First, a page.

Please ensure Javascript is enabled for purposes of website accessibility

Swift Tram: The future of automatic transit?

Carl Lawrence explores a high-tech solution to a Colorado transportation problem

Eric Peterson //March 28, 2016//

Swift Tram: The future of automatic transit?

Carl Lawrence explores a high-tech solution to a Colorado transportation problem

Eric Peterson //March 28, 2016//

Swift Tram / where: Boulder / web: / Founded: 2011

Initial Lightbulb:

One of the minds behind the original buses on Denver’s 16th Street Mall, Chairman and Chief Technology Officer Carl Lawrence started Swift Tram as a response to FasTracks’ budget troubles five years back. “They were cutting back on light-rail plans, especially in Boulder and the northern area, and cutting back on buses,” he says. 

Developed more than a century ago, suspended coaches seemed like an overlooked answer to Lawrence. Only in use at a few locations in Germany, automated suspended coaches carry 75,000 people a day in some locations. Lawrence compares that with 55,000 daily riders on the 16th Street Mall buses.

So he started the company and has since recruited a team of eight people to guide the development of a next-generation “automatic transit network.”

In a Nutshell:

Swift Tram’s system features suspended coaches that leverage software for efficiency and could ultimately be operated for one-third the cost of buses, moving 5,000 riders an hour with solar energy. The design calls for coaches suspended 20 feet above the ground running on an elevated fixed guideway.

The first step: building a 1,500- to 2,000-foot demo system to prove the concept. “We’re looking at several places around the Denver metro area,” says Lawrence.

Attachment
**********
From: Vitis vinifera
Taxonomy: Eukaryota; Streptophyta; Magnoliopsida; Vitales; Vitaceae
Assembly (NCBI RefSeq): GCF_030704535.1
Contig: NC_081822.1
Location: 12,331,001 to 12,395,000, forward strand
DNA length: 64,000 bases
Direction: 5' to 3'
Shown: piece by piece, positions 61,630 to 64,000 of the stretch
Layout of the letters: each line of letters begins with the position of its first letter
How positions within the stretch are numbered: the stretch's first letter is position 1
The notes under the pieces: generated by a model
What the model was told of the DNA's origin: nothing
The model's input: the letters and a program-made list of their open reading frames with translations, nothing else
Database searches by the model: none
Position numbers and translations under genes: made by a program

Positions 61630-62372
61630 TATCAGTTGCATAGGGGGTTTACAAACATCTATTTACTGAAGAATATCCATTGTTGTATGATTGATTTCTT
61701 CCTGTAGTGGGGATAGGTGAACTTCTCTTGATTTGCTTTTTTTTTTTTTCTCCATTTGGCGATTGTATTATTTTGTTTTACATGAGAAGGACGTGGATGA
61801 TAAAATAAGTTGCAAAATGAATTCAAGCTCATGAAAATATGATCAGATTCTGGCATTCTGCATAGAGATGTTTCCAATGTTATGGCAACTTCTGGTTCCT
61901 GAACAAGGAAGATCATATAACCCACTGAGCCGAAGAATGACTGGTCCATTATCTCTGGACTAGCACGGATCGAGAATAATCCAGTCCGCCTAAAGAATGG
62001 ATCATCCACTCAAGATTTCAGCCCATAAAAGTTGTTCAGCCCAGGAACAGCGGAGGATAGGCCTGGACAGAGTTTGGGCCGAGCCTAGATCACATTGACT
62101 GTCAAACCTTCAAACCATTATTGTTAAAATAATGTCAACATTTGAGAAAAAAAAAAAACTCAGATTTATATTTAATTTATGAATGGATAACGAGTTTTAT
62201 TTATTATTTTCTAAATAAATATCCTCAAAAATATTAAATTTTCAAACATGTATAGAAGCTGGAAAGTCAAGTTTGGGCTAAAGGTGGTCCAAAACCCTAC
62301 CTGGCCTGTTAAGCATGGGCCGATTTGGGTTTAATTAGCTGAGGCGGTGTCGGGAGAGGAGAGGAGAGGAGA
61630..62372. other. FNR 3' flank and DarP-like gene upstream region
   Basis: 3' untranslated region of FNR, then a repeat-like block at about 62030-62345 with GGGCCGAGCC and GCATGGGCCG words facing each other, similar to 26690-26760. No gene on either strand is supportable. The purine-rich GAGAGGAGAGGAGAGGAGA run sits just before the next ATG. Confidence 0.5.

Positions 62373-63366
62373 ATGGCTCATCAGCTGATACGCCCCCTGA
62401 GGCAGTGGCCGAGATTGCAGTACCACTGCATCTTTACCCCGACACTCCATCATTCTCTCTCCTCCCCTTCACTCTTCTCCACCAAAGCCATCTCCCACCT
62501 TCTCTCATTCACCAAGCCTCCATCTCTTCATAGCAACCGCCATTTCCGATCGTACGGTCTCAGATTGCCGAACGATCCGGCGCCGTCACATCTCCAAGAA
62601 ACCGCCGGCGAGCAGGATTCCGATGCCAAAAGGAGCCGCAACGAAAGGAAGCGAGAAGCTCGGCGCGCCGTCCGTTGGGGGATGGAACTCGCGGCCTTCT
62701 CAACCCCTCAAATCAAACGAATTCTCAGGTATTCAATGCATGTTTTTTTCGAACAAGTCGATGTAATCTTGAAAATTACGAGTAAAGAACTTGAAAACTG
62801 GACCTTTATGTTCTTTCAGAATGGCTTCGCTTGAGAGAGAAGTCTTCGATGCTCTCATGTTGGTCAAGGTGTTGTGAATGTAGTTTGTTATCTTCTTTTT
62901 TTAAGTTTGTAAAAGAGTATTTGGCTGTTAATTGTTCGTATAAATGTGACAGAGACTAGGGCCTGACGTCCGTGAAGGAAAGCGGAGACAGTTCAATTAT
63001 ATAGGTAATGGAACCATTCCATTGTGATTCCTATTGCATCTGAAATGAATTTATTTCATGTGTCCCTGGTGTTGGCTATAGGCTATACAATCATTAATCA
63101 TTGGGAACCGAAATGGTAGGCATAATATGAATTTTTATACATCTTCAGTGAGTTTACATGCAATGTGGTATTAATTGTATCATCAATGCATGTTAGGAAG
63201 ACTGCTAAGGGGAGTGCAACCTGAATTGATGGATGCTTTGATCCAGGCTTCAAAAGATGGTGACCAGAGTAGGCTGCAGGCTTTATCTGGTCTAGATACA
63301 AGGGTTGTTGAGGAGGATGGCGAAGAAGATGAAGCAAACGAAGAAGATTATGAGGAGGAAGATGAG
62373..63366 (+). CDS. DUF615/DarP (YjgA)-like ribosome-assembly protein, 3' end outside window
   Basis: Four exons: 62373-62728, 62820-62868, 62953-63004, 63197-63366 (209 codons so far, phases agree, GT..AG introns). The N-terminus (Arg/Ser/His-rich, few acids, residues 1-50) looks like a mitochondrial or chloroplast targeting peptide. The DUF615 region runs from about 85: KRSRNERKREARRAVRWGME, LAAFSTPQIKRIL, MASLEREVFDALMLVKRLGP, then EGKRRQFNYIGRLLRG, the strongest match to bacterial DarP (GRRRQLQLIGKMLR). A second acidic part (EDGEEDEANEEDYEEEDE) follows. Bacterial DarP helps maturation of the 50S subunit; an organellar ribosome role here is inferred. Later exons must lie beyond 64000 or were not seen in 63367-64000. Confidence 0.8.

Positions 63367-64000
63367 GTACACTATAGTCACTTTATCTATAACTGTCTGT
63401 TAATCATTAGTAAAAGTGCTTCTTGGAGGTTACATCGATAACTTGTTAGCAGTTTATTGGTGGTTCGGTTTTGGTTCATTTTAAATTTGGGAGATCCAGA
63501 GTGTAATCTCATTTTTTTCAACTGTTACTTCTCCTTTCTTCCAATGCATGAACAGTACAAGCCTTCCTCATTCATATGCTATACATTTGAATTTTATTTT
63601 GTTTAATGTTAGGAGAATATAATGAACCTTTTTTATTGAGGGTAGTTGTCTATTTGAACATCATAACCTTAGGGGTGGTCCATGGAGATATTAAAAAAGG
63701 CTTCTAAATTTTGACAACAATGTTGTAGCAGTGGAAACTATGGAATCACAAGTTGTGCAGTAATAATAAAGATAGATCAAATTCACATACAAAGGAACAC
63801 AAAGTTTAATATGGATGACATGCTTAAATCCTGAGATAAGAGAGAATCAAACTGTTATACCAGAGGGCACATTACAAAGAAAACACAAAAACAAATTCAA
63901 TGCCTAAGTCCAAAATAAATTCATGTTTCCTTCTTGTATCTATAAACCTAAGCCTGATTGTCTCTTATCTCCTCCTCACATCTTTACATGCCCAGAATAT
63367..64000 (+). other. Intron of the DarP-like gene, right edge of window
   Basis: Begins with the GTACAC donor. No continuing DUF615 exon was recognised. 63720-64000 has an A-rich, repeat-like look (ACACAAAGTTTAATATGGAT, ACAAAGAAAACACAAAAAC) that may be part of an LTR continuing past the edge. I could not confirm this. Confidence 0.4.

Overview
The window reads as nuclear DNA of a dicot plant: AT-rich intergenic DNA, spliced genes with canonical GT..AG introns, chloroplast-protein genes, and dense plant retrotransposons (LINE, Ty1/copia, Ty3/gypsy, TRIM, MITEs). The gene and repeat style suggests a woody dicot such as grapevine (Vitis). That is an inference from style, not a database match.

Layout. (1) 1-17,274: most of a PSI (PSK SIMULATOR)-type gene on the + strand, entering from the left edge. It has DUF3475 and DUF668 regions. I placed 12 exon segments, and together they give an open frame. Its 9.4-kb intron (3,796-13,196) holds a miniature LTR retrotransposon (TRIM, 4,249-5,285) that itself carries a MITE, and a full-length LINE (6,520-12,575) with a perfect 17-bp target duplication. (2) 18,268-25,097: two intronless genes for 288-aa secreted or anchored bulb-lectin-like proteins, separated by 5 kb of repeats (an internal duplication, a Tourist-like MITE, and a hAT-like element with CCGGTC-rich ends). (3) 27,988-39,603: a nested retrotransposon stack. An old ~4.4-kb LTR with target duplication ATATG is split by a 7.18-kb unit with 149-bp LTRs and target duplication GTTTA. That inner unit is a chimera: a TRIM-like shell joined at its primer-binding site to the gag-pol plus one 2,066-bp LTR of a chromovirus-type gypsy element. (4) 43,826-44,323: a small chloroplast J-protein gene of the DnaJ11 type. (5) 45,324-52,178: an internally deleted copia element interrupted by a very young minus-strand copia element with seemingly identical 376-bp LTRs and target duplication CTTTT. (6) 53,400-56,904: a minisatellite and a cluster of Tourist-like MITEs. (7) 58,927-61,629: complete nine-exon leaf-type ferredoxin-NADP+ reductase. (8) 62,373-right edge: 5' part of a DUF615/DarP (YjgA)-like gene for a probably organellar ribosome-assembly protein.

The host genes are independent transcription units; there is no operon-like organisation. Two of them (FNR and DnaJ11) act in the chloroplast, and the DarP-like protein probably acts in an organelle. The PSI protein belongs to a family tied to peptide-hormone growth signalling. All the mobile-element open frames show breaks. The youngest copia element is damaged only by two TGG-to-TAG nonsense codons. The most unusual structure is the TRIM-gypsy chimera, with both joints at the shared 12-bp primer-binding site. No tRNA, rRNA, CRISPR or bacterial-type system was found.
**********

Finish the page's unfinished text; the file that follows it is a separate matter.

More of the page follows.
The price tag “is a lot less than the cost of light rail or commuter rail,” says Lawrence, and it’s possible to interconnect and expand systems as they are built.

The ultimate vision is an “automated transit network” with stations spaced two to four miles apart. “It would be faster than you could ever go by car,” says Lawrence, projecting a first-generation coach that could carry 25 people at 35 miles per hour. Faster regional systems would max out at about 125 miles per hour.

Lawrence sees the technology as a possible salve for one of Colorado’s worst transportation ills. “A couple years ago, we responded to a request for information from CDOT for the I-70 corridor,” says Lawrence, describing a coach system running from Denver to Vail. “Technically, it’s all doable,” he says. The billion-dollar question: “Do you go through the tunnels or go over the top?”

But the numbers don’t necessarily work out. “During the week, you’d lose money,” says Lawrence, calling I-25 “more lucrative” for a suspended coach system.

The company is targeting much smaller projects. “We’re pacing ourselves,” he says. “We’re looking for small, easy projects to start with.”

Swift Tram is in the process of forming partnerships with various companies and organizations that could help build coach systems.

The Market:

“There are a half-dozen ways to pay for a system like this,” says Lawrence, citing public-private partnerships and site-specific “transit as a service” as possible models.

The market “will evolve,” he adds. “The low-hanging fruit is pretty much where you see shuttle buses used today. That’s the early market. Later on, it competes with light rail and commuter rail.”


“Right now, we’re using angel investor money to fund development work,” Lawrence says.